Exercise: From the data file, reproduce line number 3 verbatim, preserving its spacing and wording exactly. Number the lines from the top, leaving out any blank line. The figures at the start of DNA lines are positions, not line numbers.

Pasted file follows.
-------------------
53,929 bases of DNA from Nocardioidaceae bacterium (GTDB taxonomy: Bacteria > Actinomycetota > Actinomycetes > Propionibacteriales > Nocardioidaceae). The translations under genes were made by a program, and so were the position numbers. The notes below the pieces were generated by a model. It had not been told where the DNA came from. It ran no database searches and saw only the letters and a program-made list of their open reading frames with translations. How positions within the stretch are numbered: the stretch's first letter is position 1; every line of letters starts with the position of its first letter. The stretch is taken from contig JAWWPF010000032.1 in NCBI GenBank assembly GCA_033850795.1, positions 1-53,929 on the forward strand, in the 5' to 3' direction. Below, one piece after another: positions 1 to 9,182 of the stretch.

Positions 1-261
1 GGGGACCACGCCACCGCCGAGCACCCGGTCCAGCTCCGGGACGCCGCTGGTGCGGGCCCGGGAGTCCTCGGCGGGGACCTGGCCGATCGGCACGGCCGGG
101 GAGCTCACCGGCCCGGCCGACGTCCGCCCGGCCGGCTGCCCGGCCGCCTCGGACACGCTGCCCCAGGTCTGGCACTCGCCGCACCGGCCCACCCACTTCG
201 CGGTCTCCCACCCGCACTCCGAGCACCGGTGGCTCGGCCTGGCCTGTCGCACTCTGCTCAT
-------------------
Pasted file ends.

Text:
1 GGGGACCACGCCACCGCCGAGCACCCGGTCCAGCTCCGGGACGCCGCTGGTGCGGGCCCGGGAGTCCTCGGCGGGGACCTGGCCGATCGGCACGGCCGGG